Surf and email while you fly

Inmarsat, the satellite communications company, today announced that it would be showcasing its Swift64 solutions which would allow passengers to surf and email for Middle East commercial and private aviation operators at the Dubai Airshow 2003.

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By  Maddy Reddy Published  December 8, 2003

Inmarsat, the satellite communications company, today announced that it would be showcasing its Swift64 solutions for Middle East commercial and private aviation operators at the Dubai Airshow 2003. Swift64 allows operators to upgrade existing on-board communications systems to provide network access for passengers.

The company claims that its pricing is more afforable and simpler to deploy than the competing Ku-band systems which provides similar services.

The Inmarsat Swift64 platform provides passengers with dial-up quality email and internet access, video conferencing or surveillance/imagery capabilities and secure access to corporate networks.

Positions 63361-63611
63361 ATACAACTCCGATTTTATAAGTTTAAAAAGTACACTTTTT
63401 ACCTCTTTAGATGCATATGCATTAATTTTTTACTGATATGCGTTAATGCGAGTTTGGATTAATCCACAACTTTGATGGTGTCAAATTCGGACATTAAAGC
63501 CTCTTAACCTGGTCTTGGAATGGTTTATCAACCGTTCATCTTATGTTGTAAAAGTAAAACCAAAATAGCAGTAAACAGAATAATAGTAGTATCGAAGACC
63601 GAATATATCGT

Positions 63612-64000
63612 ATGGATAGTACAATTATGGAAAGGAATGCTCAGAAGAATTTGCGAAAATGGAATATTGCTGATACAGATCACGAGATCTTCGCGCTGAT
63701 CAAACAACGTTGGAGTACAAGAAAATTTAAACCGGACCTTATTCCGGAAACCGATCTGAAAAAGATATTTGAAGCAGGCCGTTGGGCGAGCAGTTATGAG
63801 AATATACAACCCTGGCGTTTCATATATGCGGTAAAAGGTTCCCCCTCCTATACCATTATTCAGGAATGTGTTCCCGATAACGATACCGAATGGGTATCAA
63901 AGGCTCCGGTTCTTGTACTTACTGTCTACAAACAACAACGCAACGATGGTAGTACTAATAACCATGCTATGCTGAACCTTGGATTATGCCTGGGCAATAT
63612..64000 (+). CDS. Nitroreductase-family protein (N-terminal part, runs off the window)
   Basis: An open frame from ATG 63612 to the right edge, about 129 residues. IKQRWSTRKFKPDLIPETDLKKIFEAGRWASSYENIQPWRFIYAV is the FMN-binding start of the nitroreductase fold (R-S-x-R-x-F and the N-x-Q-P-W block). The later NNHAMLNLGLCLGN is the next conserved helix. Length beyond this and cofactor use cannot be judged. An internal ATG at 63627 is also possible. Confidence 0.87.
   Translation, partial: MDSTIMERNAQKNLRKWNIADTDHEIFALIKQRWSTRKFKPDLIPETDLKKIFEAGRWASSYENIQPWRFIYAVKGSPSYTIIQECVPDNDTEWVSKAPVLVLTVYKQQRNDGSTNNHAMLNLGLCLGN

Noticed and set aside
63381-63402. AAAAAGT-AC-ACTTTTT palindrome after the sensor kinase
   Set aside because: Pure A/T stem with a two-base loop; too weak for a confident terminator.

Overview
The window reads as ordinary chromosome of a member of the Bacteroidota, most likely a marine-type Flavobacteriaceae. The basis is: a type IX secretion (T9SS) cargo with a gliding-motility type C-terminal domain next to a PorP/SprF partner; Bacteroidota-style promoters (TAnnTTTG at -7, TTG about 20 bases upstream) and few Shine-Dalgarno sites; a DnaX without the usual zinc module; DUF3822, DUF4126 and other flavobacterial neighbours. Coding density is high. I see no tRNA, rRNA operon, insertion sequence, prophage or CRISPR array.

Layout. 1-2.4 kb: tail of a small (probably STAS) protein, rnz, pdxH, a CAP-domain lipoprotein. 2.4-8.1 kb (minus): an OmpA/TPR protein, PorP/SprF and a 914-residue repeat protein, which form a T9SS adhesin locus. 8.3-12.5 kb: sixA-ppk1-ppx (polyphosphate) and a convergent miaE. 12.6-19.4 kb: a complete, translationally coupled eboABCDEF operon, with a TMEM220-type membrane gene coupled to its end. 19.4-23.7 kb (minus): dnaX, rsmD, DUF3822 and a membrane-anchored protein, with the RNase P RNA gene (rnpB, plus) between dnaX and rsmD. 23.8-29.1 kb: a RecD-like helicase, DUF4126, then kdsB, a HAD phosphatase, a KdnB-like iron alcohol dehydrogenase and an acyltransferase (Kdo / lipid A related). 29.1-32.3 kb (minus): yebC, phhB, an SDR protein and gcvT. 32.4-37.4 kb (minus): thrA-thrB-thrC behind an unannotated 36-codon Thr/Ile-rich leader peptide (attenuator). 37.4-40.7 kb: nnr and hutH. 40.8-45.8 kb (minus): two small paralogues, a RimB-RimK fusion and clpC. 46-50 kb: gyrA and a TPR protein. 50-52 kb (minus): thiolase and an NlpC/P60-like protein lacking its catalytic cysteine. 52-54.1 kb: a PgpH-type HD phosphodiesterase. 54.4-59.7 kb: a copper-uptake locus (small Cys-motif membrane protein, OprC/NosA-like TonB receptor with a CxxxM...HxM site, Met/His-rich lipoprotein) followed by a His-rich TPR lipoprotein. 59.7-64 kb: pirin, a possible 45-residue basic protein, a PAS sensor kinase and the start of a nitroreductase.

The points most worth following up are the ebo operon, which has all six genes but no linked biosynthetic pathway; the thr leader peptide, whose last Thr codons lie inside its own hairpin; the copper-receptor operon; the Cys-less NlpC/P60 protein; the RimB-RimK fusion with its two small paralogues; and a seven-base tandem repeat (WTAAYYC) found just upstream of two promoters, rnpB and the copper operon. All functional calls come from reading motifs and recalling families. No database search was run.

"Inmarsat's Swift64 platform uses existing aircraft antennae and satellite communication avionics to the maximum extent possible. A limited technology upgrade is needed which in turn delivers an important cost benefit to the airline, government or business aircraft operator," says Simon Tudge, marketing manager, aeronautical business, Inmarsat.

The solution provides either mobile ISDN or mobile packet data services, operating on Inmarsat's Global Area Network (GAN) platform, which delivers up to 64kbit/s data rates. The mobile packet data service uses the 'always on' technology, where users are charged only for the data that they send and receive, not for the connectivity time.

Launched in April 2002, the Swift64 service is already used in over 100 aircraft, including the Boeing 747, 767, 757, Gulfstream GV, GIV, Falcon F900, Bombardier DHC-8, BBJ and Global Express.

The company added that governments and business markets are currently using its service worldwide, with a growing interest in the Middle East region.

"Swift64 is a significant step towards extending high-bandwidth services to aircraft passengers, and gives a 27 fold performance increase over many PC data services available in aircraft today. Our service can be used on all of the world's most frequented long-distance air routes," adds Tudge.

Inmarsat is currently developing it's fourth generation of satellites which offer higher bandwidth. It is scheduled to be launched in 2005.

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